I'd seen my grandparents over the summer during Levi's heart surgery, but I hadn't seen my cousins since the Christmas before last. Honestly, I was afraid that I wouldn't know them anymore, that we'd have to take a long time to reform a connection we once had, but I was dead wrong. All they needed was a little time.

Angel (age 11) is homeschooled at a tutorial, so we had some time together on Monday. Believe it or not, we bonded over homework. He liked to see what I was working on (Geometry) and liked to show me what he was doing too. And when I decided to stop for the day, he loved that I chose to help him with his homework.

Annie (age 9) is in public school, so I hadn't gotten much of a chance to see her yet. When she got home, she immediately came to the room where me and Angel were having a Guitar Hero battle, and asked if I could cook something with her.

"Of course!" I replied, and we headed to the kitchen. We got out her EasyBake Oven and put on our aprons. She decided on a cake (although I really wouldn't call it a cake, it was so small. More like a fluffy sugar cookie). We mixed all the ingredients together, and all the while I was explaining to her how cake batter should look, and other rules of the trade.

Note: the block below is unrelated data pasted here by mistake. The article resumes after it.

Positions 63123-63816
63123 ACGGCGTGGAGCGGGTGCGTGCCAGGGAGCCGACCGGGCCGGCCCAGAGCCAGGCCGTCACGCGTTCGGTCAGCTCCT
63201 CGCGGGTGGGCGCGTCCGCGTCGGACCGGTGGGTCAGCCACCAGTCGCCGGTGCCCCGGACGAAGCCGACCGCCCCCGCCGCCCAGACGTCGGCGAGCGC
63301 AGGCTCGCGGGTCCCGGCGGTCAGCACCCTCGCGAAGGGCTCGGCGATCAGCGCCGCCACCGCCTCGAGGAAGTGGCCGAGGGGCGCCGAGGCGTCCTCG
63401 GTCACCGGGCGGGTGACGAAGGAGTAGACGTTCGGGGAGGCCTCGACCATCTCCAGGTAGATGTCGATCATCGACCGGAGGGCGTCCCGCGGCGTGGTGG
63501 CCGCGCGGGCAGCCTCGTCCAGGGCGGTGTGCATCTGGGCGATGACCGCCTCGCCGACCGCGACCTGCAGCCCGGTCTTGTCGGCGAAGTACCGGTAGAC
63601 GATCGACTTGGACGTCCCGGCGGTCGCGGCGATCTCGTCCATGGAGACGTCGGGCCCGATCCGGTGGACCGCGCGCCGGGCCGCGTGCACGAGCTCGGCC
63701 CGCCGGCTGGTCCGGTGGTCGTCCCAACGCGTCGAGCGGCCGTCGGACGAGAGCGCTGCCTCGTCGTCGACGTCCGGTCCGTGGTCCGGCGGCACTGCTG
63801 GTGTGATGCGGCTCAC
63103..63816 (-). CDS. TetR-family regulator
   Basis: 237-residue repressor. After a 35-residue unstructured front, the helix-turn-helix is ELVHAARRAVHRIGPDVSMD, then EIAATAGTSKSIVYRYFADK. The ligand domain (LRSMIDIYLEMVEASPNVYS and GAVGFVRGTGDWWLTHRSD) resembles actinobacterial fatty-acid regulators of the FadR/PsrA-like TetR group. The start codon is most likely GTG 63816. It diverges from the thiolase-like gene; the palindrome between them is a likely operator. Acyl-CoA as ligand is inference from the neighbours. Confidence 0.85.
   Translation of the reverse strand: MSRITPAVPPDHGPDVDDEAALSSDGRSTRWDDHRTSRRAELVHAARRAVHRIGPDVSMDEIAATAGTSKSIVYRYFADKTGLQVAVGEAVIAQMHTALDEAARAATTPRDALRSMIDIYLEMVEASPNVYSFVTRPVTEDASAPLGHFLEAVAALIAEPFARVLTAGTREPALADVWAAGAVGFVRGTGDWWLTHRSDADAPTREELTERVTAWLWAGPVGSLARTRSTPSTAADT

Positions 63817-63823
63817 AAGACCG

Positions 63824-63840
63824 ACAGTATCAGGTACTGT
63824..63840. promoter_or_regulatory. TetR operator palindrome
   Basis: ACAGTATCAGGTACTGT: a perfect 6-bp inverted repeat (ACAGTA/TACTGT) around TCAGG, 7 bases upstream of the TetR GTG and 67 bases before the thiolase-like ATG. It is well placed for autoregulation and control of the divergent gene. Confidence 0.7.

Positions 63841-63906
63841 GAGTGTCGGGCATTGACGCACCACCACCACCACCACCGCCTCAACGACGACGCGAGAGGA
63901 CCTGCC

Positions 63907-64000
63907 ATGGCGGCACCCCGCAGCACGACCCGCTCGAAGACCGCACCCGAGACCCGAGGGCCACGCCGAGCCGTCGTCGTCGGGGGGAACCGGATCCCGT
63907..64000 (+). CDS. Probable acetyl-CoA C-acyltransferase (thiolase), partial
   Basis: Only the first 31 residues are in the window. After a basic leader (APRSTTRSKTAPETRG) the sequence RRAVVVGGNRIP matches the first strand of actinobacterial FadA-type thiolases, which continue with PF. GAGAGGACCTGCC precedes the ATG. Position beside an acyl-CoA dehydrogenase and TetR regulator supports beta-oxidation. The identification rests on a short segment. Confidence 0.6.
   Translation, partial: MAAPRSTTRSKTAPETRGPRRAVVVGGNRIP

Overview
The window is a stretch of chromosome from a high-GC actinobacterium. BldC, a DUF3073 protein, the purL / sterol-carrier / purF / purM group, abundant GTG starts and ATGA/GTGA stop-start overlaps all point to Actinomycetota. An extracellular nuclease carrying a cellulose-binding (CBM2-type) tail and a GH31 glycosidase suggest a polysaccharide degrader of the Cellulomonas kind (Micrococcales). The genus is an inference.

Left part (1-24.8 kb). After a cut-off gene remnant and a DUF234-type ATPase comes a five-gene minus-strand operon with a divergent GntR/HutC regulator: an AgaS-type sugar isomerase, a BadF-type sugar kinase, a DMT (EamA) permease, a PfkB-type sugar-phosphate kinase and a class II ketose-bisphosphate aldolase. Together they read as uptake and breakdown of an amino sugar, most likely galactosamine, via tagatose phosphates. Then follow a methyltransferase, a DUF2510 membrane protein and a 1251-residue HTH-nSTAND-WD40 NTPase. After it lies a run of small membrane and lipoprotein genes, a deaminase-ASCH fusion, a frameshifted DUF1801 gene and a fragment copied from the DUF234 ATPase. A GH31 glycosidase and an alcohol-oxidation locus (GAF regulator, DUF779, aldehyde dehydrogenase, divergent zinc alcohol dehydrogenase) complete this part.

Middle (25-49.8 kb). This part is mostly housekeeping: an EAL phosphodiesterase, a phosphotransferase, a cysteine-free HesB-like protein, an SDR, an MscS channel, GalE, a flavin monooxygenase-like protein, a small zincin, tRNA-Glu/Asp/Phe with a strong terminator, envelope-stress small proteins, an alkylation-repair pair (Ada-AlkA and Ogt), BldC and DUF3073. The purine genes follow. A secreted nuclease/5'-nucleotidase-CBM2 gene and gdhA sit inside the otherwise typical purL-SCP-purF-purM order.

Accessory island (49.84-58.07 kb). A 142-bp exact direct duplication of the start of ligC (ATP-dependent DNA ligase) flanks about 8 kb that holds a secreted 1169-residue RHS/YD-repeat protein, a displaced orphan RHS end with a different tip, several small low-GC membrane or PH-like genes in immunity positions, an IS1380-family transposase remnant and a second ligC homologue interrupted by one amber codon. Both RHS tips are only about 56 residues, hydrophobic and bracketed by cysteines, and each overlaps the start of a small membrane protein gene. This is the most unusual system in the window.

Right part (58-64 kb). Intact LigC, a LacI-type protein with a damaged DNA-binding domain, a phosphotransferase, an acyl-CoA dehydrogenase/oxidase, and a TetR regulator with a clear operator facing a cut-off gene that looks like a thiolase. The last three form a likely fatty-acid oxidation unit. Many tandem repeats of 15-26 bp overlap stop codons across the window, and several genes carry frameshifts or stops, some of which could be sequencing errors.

While our smallish "cake" was cooling, I decided to go outside and see what Angel and his two friends were doing. It turned out to be baseball. Now, I was excited! I played softball for about 4 years - fall and spring ball - and I hadn't been able to play the last few seasons (too old for the league). I was disappointed, at first, that I wasn't able to even make contact with the ball when I was at bat. But after about an hour of playing, I had my mojo back, and Angel and his older friend were fighting over whose team I got to be on.

Angel and Annie went to bed giving me hugs, much more comfortable with me than they'd been the night before. All they needed was a little time. Not much, just some quality attempts at bonding. They're both at school today, and now I can't wait for them to get home!